The dismissal of the worker who benefits from the reduction of working hours due to legal guardianship is declared null and void because it is an objective and automatic guarantee that grants protection regardless of any need to prove the discriminatory aim.
Judgment delivered by the Supreme Court on 11 January 2018 [JUR\2018\22663]
The facts debated in the current case relate to a worker who requested a reduction of working hours due to child care and that, although the company did not expressly answer said request, the reduction was carried out a month after the request. Moreover, just one year and seven months after the request of reduction of working hours, he was dismissed because of a corporate restructuring.
In view of the above facts an appeal for the unification of doctrine was filed against the ruling of the High Court of Justice that declared the dismissal of the worker with reduced working hours due to the legal guardianship of his daughter as unfair. The court indicated that the nullity of the dismissal did not come from the fact that the dismissal was executed a year and seven months after the request for a reduction in the working day, which reveals that the dismissal was not a retaliation for the employee’s request.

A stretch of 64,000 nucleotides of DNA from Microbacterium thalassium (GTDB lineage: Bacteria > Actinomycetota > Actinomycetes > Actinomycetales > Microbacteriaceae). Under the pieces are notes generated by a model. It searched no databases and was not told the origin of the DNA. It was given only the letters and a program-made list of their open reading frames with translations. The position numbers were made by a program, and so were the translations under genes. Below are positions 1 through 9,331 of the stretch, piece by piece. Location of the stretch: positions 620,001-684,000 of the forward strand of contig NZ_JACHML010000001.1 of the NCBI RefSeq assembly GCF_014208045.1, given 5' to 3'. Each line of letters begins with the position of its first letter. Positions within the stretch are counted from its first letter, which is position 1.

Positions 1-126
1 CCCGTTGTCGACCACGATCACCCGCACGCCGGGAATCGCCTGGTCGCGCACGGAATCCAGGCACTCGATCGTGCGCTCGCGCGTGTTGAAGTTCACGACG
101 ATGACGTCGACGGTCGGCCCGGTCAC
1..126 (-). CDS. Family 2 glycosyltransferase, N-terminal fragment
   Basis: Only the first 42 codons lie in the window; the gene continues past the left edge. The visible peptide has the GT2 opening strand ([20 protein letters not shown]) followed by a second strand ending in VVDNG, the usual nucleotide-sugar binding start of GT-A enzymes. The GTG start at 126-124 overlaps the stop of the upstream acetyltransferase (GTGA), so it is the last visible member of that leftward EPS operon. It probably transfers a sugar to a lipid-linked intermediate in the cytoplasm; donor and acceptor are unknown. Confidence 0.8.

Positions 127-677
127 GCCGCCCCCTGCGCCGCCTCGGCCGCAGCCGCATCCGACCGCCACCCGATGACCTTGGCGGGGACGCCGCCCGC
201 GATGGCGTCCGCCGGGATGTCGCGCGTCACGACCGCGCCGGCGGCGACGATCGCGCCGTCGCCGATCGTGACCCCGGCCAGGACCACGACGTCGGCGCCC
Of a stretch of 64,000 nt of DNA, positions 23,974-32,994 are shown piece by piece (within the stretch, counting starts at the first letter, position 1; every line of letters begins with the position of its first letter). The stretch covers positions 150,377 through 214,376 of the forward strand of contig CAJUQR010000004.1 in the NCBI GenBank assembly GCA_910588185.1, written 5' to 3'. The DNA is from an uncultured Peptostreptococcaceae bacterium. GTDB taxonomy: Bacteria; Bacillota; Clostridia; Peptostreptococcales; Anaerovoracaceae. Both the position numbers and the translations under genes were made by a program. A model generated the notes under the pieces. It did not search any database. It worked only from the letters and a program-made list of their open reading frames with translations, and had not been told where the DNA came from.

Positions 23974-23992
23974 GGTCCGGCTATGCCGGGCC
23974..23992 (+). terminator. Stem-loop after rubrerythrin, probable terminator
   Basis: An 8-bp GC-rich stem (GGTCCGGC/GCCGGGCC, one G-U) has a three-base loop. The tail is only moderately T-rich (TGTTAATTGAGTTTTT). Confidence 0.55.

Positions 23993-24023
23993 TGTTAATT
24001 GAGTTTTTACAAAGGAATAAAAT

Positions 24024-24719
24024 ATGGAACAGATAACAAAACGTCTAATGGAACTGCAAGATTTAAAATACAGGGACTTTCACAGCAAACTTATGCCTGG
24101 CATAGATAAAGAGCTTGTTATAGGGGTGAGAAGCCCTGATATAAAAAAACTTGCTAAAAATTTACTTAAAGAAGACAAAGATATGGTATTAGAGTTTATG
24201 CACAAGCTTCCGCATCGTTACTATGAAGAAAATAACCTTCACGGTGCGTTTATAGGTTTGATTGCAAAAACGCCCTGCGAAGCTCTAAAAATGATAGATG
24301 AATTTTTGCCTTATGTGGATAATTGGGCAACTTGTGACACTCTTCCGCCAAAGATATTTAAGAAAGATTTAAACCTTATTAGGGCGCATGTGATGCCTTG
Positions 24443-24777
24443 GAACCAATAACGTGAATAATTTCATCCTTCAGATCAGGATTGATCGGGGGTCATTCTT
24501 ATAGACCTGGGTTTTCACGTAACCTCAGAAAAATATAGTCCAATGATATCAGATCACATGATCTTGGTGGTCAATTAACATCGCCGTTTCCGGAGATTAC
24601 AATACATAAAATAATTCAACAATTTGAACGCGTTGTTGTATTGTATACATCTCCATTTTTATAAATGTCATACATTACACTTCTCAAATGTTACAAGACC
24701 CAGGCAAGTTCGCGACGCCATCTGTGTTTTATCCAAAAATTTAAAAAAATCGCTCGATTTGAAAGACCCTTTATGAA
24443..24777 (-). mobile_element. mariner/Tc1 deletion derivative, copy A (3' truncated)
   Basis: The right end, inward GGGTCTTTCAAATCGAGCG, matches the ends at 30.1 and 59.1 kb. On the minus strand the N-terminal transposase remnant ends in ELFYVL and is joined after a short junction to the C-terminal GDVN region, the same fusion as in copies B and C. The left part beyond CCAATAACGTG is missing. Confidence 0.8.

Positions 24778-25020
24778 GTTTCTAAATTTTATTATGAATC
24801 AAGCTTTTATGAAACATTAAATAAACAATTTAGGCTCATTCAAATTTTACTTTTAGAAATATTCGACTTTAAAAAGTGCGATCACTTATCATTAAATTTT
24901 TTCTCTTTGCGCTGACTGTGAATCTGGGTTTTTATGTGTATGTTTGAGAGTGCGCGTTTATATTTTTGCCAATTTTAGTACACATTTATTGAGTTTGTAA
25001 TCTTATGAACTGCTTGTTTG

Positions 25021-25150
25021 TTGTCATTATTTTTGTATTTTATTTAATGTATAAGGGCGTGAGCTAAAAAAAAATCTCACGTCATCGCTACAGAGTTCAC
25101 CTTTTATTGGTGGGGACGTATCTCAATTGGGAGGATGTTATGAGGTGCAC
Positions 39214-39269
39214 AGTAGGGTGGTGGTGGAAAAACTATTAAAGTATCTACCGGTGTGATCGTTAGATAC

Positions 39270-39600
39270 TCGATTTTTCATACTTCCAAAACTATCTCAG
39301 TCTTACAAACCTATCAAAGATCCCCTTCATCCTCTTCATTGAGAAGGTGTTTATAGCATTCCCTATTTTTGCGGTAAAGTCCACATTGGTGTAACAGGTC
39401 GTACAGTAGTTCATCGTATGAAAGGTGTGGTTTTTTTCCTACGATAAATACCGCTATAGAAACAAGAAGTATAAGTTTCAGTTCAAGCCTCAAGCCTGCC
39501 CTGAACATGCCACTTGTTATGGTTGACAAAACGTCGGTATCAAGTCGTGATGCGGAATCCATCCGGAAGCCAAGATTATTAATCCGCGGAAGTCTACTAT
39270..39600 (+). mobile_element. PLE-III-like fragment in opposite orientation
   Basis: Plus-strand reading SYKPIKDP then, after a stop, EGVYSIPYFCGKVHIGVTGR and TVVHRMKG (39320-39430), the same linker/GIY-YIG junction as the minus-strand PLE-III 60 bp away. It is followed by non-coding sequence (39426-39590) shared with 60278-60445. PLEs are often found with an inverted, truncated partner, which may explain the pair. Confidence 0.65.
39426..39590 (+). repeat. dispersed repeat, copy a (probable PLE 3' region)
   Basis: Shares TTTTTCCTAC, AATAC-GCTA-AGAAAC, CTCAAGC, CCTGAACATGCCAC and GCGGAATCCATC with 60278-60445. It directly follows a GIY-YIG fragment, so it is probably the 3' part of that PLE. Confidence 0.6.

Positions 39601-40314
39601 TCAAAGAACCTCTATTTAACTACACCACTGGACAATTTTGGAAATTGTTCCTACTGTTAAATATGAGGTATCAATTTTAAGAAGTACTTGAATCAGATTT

In fact, the controversial issue focuses on determining whether the dismissal of a worker with reduced working hours due to the legal guardianship of his daughter must be declared unfair or null and void. In this regard, the Supreme Court’s doctrine establishes that protection in certain cases, such as the worker’s leave, would be rendered ineffective if it did not involve the objective nullity of the behaviors that adversely affect it.
For the aforementioned court, the effect of the applicable precept –nullity of dismissal due to particularly wellprotected biological and family circumstances– constitutes an objective nullity, which differs from nullity due to discrimination regardless of whether there are indications of discriminatory treatment or, even, whether or not there is a discriminatory aim.
The essential purpose of the norm is to fight discriminatory dismissals. This ultimate purpose does not imply that the instrument chosen by the legislator to be articulated may not consist of an objective and automatic guarantee which grants protection regardless of any need to prove the discriminatory aim, as in the present case.
Otherwise, the protection sought would be rendered ineffective if the behaviors that violate said norm did not entail an objective nullity.
In view of the above, the dismissal of a worker with reduced working hours for legal guardianship is declared null and void even if said reduction was requested a year and seven months before the dismissal.